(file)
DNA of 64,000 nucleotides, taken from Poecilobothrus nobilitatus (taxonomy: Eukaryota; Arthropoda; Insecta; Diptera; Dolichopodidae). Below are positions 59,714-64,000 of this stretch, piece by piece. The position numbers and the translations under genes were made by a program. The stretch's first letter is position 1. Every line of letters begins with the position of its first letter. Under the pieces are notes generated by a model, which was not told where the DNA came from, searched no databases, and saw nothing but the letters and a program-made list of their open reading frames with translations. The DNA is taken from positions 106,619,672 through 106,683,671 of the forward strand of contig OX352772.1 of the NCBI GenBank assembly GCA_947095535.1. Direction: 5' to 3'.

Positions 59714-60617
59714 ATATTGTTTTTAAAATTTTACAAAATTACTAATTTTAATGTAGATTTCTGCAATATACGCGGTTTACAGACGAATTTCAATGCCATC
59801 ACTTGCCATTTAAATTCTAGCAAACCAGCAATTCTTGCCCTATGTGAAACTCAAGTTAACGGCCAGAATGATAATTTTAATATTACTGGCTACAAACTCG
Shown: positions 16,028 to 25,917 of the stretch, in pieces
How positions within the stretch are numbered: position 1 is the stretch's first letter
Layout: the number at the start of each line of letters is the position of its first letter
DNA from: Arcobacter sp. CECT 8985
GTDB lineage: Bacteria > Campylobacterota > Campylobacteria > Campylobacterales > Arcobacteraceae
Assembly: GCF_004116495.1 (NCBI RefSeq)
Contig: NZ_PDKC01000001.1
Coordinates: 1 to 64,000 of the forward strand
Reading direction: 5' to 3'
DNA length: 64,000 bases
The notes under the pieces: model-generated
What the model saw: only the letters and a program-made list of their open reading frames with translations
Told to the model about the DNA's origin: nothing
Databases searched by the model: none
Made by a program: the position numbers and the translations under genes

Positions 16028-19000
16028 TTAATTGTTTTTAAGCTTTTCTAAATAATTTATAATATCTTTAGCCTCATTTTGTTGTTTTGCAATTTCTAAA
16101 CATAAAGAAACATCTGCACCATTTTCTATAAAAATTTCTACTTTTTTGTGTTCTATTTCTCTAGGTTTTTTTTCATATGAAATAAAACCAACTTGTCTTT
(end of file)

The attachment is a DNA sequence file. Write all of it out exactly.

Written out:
DNA of 64,000 nucleotides, taken from Poecilobothrus nobilitatus (taxonomy: Eukaryota; Arthropoda; Insecta; Diptera; Dolichopodidae). Below are positions 59,714-64,000 of this stretch, piece by piece. The position numbers and the translations under genes were made by a program. The stretch's first letter is position 1. Every line of letters begins with the position of its first letter. Under the pieces are notes generated by a model, which was not told where the DNA came from, searched no databases, and saw nothing but the letters and a program-made list of their open reading frames with translations. The DNA is taken from positions 106,619,672 through 106,683,671 of the forward strand of contig OX352772.1 of the NCBI GenBank assembly GCA_947095535.1. Direction: 5' to 3'.

Positions 59714-60617
59714 ATATTGTTTTTAAAATTTTACAAAATTACTAATTTTAATGTAGATTTCTGCAATATACGCGGTTTACAGACGAATTTCAATGCCATC
59801 ACTTGCCATTTAAATTCTAGCAAACCAGCAATTCTTGCCCTATGTGAAACTCAAGTTAACGGCCAGAATGATAATTTTAATATTACTGGCTACAAACTCG
Shown: positions 16,028 to 25,917 of the stretch, in pieces
How positions within the stretch are numbered: position 1 is the stretch's first letter
Layout: the number at the start of each line of letters is the position of its first letter
DNA from: Arcobacter sp. CECT 8985
GTDB lineage: Bacteria > Campylobacterota > Campylobacteria > Campylobacterales > Arcobacteraceae
Assembly: GCF_004116495.1 (NCBI RefSeq)
Contig: NZ_PDKC01000001.1
Coordinates: 1 to 64,000 of the forward strand
Reading direction: 5' to 3'
DNA length: 64,000 bases
The notes under the pieces: model-generated
What the model saw: only the letters and a program-made list of their open reading frames with translations
Told to the model about the DNA's origin: nothing
Databases searched by the model: none
Made by a program: the position numbers and the translations under genes

Positions 16028-19000
16028 TTAATTGTTTTTAAGCTTTTCTAAATAATTTATAATATCTTTAGCCTCATTTTGTTGTTTTGCAATTTCTAAA
16101 CATAAAGAAACATCTGCACCATTTTCTATAAAAATTTCTACTTTTTTGTGTTCTATTTCTCTAGGTTTTTTTTCATATGAAATAAAACCAACTTGTCTTT